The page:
Keeping Your Bird Safe
Know How to Create a Safe Environment For Your Bird
No Avocado, tomato stems or leaves, dried uncooked beans, mushrooms, caffeine, chocolate, alcohol, or xylitol
Avoid apple and pear seeds and stone fruit pits, garlic and onion.
Stay away from processed, sugary, salty, and fried foods.
Household dangers include: ceiling fans, drafts, boiling or frying while bird is out, toxic household plants, open containers of water or open toilets, lead paint, and open windows or doors.
You can not smoke or use candles and air fresheners with birds, this includes essential oils, diffusers, plug ins, and sprays. Bird's lungs are much more sensitive than ours. Also, avoid aerosol cooking oils, starch, deodorants, hairsprays, and perfumes being sprayed near your bird.
Use natural remedies for bugs and mice and stay away from bug sprays, fly traps, and rat and mouse bait.
Other dangers include non-stick surfaces. When heated to a certain temperature an odorless chemical released by the non-stick surface will kill your bird within minutes. Look for products that are PTFE and PFOA free. Things that could have these non-stick surfaces include pots and pans, drip pans, stain repellants, heaters, irons and ironing board covers, hair dryers, and many other non-stick items in your kitchen.
The self cleaning mode on self cleaning ovens should never be used in households with birds. This will kill them immediately. Also, do not use oven bags for cooking. And try not to burn foods, butters, and oils.
Most household cleaners are dangerous for birds also. Use natural cleaning products and do not spray directly near your birds. The safest option is to use vinegar and water. Vinegar and water is safe to be used around your birds and can be used to clean and disinfect everything in your home.
Sadly, many toys sold at the pet stores are dangerous and can cause entanglement, strangulation, or death. It is important to know what to avoid in buying toys and supplies for your cage.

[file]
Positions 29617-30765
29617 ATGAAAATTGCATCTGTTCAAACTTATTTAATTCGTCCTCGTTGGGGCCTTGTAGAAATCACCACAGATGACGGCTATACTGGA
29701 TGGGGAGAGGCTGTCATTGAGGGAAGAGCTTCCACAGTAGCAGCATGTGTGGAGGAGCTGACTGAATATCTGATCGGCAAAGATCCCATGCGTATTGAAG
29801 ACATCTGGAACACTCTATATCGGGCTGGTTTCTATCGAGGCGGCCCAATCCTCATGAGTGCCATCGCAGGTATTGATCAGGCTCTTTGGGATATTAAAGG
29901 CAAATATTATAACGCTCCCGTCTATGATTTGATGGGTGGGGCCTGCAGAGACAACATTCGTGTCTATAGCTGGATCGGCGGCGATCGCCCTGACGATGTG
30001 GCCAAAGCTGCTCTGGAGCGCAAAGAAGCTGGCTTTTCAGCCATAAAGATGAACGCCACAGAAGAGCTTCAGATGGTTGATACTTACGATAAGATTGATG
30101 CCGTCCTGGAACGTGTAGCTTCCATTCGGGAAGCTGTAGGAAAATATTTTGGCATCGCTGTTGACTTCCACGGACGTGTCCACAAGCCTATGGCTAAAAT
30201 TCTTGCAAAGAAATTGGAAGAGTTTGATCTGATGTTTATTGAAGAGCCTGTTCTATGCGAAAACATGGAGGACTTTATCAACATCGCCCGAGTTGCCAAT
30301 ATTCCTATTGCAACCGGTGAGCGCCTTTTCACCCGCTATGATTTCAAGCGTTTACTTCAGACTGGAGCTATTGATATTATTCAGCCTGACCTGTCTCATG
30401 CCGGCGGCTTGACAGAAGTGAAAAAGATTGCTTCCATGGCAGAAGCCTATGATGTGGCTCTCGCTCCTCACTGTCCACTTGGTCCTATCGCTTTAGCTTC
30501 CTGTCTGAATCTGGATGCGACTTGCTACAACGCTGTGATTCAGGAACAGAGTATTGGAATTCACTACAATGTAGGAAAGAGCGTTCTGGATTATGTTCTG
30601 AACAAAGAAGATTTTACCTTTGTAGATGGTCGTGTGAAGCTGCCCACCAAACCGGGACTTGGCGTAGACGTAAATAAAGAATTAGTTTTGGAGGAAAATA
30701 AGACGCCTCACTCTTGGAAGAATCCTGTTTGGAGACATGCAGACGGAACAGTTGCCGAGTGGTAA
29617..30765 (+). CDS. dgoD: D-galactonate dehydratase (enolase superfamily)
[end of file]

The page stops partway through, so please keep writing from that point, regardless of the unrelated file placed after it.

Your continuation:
Avoid cotton rope toys and perches. Do not use happy huts, cuddly beds, and blankets or towels. Cotton fibers from these items cause crop impaction. Birds tend to lick or chew the cotton fibers, which are not digestible. Slowly over time they build in the crop and cause a crop impaction. This crop impaction causes them to either die a slow death of starvation and lack of nutrients or the impaction becomes infected. Many people will say that they never saw their bird chew or lick the cotton, but it can happen slowly over time and most people were unaware it was happening. Other dangers from the cotton materials include entanglement and strangulation.
Another danger in toys is metal toxicity. Causes of metal toxicity include lead, iron, copper, and zinc. So, buy toys that use stainless steel. Make sure you buy quality toys that do not have cheap metals. Clappers inside of bells can sometimes be made of lead or zinc.
Make sure you use bird toys that have vegetable dye as coloring. Most bird toys have vegetable dye, but sometimes people make toys from beads that are hand painted with paint. This paint is generally not safe and could have lead in it.
Vine balls are another toy hazard. Once the vine balls break, they become a strangulation hazard. So if you buy a toy with a vine ball, hang it outside of the cage where your bird will only use it under supervision.
Chains and round bells can also be a hazard. Beaks and toes can get stuck inside of these items.